The King of Kong is a documentary about an intense video game high-score rivalry between the two best Donkey Kong players in the World. It’s a mundane topic on paper and although video games are growing as a spectator sport and its not unusual for Starcraft players in South Korea to play infront of a television audience in the millions, King of Kong is about the American high-score scene for Eighties arcade games. When the best in the country gather at an arcade called Funspot for the most competitive event of the year, the attendance could generously be described as being in the dozens.
The King of Kong is positioned as a battle between Billy Mitchell, an arrogant and wealthy businessman, who currently holds the world record and Steve Wiebe, a lovable loser who is a high school science teacher. This framework suits the film well as it gives you someone to emotionally invest in and cheer for.
Steve isn’t really as much of a loser as the film suggests. He holds a job, has a family and has friends. Billy on the other hand is a complete nutjob and is clearly the star of the documentary despite a large segment of the film focusing on his absence from the Funspot tournament.
It may be selective editing, but Seth Gordon’s portrayal of Billy Mitchell makes him out to be the real life personification of Ben Stiller’s character in Dodgeball. He is mesmerising on the screen with his suit and mullet, his garish American-flag tie and his strange cult following. In particular, he has one follower, Brian Kuh, who tried to submit a fake score in Donkey Kong, only to be found out by Billy. Kuh then turns into a Billy Mitchell disciple and he follows him around in a bizarre relationship where his fan worship makes him give off a creepy Wyrmtongue vibe.
The King of Kong is a great documentary on its own merits but I was able to relate to the film’s niche topic in a way that most would not. Donkey Kong does nothing for me but Pac-Man is my arcade poison of choice. Although some time had passed since I played the original 1982 arcade game, I recently became hooked again on the redesigned version of the game released on Xbox Live. Even worse, I got into a high-score competition with a rival in America. When we started, our scores were around the 100,000 mark and we were ranked around 5,000th in the world. After continually besting each others scores and improving ourselves, we were both scoring over 300,000 and ranking amongst the top 400 in the world. Finally, I spent one night playing Pac-man: Championship Edition for five hours straight and scored a new highscore of 307,000.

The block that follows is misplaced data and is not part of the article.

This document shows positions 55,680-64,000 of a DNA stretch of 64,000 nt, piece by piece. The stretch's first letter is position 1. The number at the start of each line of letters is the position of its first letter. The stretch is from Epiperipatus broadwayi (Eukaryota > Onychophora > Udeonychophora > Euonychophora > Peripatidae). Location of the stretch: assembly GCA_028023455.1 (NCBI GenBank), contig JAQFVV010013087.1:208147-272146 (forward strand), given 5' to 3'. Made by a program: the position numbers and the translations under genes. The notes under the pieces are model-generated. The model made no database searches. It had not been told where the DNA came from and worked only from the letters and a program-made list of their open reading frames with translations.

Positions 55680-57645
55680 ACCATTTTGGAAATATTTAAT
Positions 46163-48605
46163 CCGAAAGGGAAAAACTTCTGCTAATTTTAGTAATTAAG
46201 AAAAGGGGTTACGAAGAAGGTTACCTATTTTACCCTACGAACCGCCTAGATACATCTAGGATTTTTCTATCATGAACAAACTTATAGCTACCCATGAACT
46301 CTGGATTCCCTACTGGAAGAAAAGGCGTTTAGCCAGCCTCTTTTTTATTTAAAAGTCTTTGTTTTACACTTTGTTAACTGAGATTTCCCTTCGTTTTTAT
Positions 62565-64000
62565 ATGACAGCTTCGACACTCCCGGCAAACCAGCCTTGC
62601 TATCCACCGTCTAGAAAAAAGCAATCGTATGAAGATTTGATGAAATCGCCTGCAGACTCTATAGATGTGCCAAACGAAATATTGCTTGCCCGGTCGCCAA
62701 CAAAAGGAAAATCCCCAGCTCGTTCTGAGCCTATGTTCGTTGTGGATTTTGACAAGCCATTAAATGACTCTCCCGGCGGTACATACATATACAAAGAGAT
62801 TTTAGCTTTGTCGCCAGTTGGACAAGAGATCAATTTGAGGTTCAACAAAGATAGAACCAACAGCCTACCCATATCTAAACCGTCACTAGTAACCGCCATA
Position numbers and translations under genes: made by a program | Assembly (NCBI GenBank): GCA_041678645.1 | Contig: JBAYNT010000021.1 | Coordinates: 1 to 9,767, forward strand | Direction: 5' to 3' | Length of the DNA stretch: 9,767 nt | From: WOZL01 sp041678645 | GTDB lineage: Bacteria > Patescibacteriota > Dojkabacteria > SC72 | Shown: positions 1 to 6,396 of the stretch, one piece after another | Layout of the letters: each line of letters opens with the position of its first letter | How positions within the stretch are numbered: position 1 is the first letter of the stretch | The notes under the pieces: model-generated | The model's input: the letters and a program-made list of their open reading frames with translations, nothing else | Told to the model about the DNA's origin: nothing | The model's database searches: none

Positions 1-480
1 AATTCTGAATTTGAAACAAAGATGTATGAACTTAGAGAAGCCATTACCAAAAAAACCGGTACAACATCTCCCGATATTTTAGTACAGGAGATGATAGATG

The next day, my rival scored 324,000. Thats when I threw in the towel and I haven’t played the damn thing since.
Back to Kong. I won’t spoil whether Steve manages to beat Billy’s score at the film but it doesn’t really matter. I think the closure of the film is caught on film in a scene with Steve Wiebe. He is made out to be a nice guy who finishes last and a bit of a pushover throughout most of the film. This is symbolised by the fact that he constantly has his name mispronounced and lets it go. In one of the closing scenes of the film, Steve finally grows a pair and corrects video game referee Walter Day on the pronunciation of his surname. At that point, the journey is complete. The greatness of that scene is possibly only matched by the one where the Wiebe family is driving to the Funspot arcade challenge and Wiebe’s daughter observes:
“Some people ruin their lives trying to get a world record.”